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Up Close & Personal (film)

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Up Close & Personal
Directed byJon Avnet
Written by
Based onGolden Girl: The Story of Jessica Savitch
by Alanna Nash
Produced by
CinematographyKarl Walter Lindenlaub
Edited byDebra Neil-Fisher
Music byThomas Newman
Distributed byBuena Vista Pictures Distribution (North America/South America)
Cinergi Productions (International)
Release date
  • March 1, 1996 (1996-03-01)
Running time
124 minutes
CountryUnited States
Budget$60 million
Box office$100.7 million

Up Close & Personal is a 1996 American romantic drama film directed by Jon Avnet from a screenplay written by Joan Didion and John Gregory Dunne. It stars Robert Redford as a news director and Michelle Pfeiffer as his protégée, with Stockard Channing, Joe Mantegna, and Kate Nelligan in supporting roles.

The screenplay began as an adaptation of Golden Girl: The Story of Jessica Savitch, a 1988 book by Alanna Nash that recounted the troubled life of American news anchor Jessica Savitch. The finished picture, however, was greatly altered by commercial decisions on the part of the producers, and bore little resemblance to Savitch's biography. Dunne, having spent eight years working on the script with his wife Didion, later wrote a book describing his difficult experience, titled Monster: Living Off the Big Screen.

"Because You Loved Me", the film's theme song written by Diane Warren and performed by Celine Dion, was nominated for Best Original Song at the 69th Academy Awards.


Aspiring news anchor Tally Atwater makes a demo tape of a fake story and is hired by Miami station manager Warren Justice. Though she lacks polish and experience, Warren sees promise in Tally and decides to give her a chance, giving her tough love assignments to foster her talent. After a well-done news story about two immigrants who drowned off the shores of Miami Beach, Tally and Warren form an even closer mentor/mentee friendship built upon mutual respect and simmering attraction. On New Year’s Eve, Tally covers the first locally-born baby of the year, a child by convicted felon Fernando Buttanda. A heated exchange occurs on air between Tally and the lead male anchor. She confronts the station's perception that she is merely in her position because she is Warren’s “protégée” and threatens to quit.

Tally tracks down and meets with talent agent Bucky Terranova, who takes her on as a client and lands her a position as a reporter in Philadelphia, a much larger market. Due to her impending departure, Tally decides to confront her feelings for Warren. The two end up physically consummating their emotional relationship, including a getaway to the Florida Keys before Tally’s move to Philadelphia.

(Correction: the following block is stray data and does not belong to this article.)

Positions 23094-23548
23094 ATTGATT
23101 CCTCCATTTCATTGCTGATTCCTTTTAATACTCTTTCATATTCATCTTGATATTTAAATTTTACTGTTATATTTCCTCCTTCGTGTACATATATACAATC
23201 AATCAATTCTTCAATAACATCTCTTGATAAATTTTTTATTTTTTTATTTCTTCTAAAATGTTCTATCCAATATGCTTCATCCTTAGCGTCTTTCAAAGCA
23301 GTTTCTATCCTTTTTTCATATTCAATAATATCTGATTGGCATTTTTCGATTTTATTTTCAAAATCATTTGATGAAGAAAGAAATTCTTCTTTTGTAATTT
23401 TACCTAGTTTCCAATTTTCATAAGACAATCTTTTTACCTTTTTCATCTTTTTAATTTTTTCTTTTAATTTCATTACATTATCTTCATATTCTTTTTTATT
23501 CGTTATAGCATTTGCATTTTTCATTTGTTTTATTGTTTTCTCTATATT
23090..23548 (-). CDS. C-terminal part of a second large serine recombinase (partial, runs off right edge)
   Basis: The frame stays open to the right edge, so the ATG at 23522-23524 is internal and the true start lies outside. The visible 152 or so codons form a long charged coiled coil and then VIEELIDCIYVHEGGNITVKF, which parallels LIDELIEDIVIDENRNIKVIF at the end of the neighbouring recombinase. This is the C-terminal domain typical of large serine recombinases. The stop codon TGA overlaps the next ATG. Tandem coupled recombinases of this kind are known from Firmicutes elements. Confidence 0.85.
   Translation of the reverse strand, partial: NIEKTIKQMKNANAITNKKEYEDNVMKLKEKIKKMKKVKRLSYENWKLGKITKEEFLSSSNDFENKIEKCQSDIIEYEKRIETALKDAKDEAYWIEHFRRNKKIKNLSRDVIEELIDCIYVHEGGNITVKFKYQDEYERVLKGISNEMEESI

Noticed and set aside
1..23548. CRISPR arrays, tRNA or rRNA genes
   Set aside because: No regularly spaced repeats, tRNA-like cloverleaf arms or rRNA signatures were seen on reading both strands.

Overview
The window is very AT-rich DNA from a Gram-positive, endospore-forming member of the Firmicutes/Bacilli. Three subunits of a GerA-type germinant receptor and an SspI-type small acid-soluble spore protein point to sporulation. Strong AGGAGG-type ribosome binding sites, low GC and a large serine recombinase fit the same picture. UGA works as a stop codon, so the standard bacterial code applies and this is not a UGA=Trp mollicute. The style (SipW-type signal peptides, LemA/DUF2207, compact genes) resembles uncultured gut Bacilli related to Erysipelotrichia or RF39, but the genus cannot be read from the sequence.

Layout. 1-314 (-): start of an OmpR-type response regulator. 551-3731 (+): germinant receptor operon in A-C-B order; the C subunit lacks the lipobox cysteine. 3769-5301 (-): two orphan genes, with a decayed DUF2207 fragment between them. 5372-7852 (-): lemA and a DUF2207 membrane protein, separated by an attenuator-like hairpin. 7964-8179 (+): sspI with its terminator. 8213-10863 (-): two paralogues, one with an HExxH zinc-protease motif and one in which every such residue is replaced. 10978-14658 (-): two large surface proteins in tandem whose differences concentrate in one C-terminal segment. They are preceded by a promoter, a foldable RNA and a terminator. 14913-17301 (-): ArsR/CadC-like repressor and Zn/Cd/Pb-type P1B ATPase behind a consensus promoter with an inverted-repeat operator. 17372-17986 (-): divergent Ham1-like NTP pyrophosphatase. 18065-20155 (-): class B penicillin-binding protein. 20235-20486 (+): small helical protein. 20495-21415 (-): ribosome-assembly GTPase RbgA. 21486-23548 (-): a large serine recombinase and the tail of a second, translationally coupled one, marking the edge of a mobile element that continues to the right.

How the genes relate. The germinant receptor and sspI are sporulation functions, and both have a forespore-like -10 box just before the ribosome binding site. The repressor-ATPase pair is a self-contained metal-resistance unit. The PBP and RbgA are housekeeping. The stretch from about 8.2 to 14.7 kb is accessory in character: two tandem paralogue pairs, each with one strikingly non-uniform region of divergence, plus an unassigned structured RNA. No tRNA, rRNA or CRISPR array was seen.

Tally struggles at her new post - largely due to hostile veteran reporter Marcia McGrath, who jealously protects her position as top reporter - and starts to lose some of the charisma that initially captured Bucky’s attention. At Bucky's request, and out of affection for Tally, Warren visits her in Philadelphia and talks her through missteps she has taken by trying to emulate Marcia instead of being herself. Encouraged by Warren, Tally begins to perform to her previous standards, leading Marcia to accept an offer from a station in Cincinnati, thus handing the position to Tally. Tally asks Warren to marry her and relocate to Philadelphia so that they can be together. On their honeymoon they come up with a story idea that looks at a “day in the life” of Fernando, who has been relocated to a Philadelphia prison. During this time, Warren’s backstory is revealed as he attempts to find a job in order to remain close to Tally.

While filming the segment at the prison, a prison riot occurs wherein Tally and her cameraman Ned Jackson are taken hostage. Tally covers the volatile and groundbreaking story from within the prison walls as Warren looks on from outside, guiding her through her first national broadcast. As the story uncovers, she fulfills the potential that Warren initially saw in her. Her poise and bravery leads to an evening anchor position with the nationally-broadcast IBS News. While relaying the job offer to Warren, she discovers that he senses a developing story in Panama that he intends to cover. Warren tells Tally that she inspired him to want more, including possibly returning to journalism. Sadly, during Tally’s going away party at the Philadelphia station, it is reported that Warren and his crew were fired upon after wrapping up their story, resulting in Warren's death.

The movie ends with Tally discussing the purpose of journalism. In a touching tribute, she notes that Warren had a hunch, followed it, and ultimately got the story.



In the spring of 1988, John Gregory Dunne and Joan Didion began writing the script for a film entitled Golden Girl, based on Alanna Nash's biography of the late NBC News anchor and reporter Jessica Savitch and financed by The Walt Disney Company. When the film was finally released in 1996, eight years later, it was known as Up Close & Personal and none of the more controversial details of Savitch's life remained, including her alleged drug abuse problems that may have caused her to deliver an incoherent live news update on national television in early October 1983.[1] Other details omitted from the film included the suicide of Savitch's second husband a few months after their wedding, and her alleged bisexuality, suicide attempts and physical abuse by her longtime partner Ron Kershaw, a well-known news director who was the original model for the character of Warren Justice.[2][3] Savitch's death at age 36 in an automobile accident (unrelated to drugs or alcohol) was also left out of the screenplay.[1]

According to Dunne, who chronicled his experiences dealing with studio executives in his book Monster: Living Off the Big Screen, the majority of these changes were made in order to appeal to a broader mainstream market. Producer Scott Rudin was reported to have said, when asked by a weary Dunne what the film was supposed to be, "it's about two movie stars."[2]